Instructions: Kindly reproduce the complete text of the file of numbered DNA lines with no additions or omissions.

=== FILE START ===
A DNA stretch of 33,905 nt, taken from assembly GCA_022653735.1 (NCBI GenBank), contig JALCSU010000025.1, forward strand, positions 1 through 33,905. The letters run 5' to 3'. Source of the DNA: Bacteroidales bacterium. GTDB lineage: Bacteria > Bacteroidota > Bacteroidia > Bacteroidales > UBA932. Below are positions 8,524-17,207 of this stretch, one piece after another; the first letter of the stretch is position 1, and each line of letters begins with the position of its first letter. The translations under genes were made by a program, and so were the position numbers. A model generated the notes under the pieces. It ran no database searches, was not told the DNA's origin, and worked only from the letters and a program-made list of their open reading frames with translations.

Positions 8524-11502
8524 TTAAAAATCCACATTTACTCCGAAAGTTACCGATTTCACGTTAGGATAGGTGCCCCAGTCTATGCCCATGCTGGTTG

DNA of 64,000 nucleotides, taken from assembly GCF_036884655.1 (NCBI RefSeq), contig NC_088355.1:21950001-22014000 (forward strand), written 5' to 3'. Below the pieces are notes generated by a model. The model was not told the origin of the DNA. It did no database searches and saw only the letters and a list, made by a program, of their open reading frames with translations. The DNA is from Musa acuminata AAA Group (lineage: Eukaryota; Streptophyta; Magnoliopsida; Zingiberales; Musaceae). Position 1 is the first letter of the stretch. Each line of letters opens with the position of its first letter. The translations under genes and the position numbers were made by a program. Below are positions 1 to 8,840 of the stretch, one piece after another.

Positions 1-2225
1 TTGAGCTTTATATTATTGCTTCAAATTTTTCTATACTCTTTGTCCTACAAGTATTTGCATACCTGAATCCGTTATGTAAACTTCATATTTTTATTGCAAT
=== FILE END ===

A DNA stretch of 33,905 nt, taken from assembly GCA_022653735.1 (NCBI GenBank), contig JALCSU010000025.1, forward strand, positions 1 through 33,905. The letters run 5' to 3'. Source of the DNA: Bacteroidales bacterium. GTDB lineage: Bacteria > Bacteroidota > Bacteroidia > Bacteroidales > UBA932. Below are positions 8,524-17,207 of this stretch, one piece after another; the first letter of the stretch is position 1, and each line of letters begins with the position of its first letter. The translations under genes were made by a program, and so were the position numbers. A model generated the notes under the pieces. It ran no database searches, was not told the DNA's origin, and worked only from the letters and a program-made list of their open reading frames with translations.

Positions 8524-11502
8524 TTAAAAATCCACATTTACTCCGAAAGTTACCGATTTCACGTTAGGATAGGTGCCCCAGTCTATGCCCATGCTGGTTG

DNA of 64,000 nucleotides, taken from assembly GCF_036884655.1 (NCBI RefSeq), contig NC_088355.1:21950001-22014000 (forward strand), written 5' to 3'. Below the pieces are notes generated by a model. The model was not told the origin of the DNA. It did no database searches and saw only the letters and a list, made by a program, of their open reading frames with translations. The DNA is from Musa acuminata AAA Group (lineage: Eukaryota; Streptophyta; Magnoliopsida; Zingiberales; Musaceae). Position 1 is the first letter of the stretch. Each line of letters opens with the position of its first letter. The translations under genes and the position numbers were made by a program. Below are positions 1 to 8,840 of the stretch, one piece after another.

Positions 1-2225
1 TTGAGCTTTATATTATTGCTTCAAATTTTTCTATACTCTTTGTCCTACAAGTATTTGCATACCTGAATCCGTTATGTAAACTTCATATTTTTATTGCAAT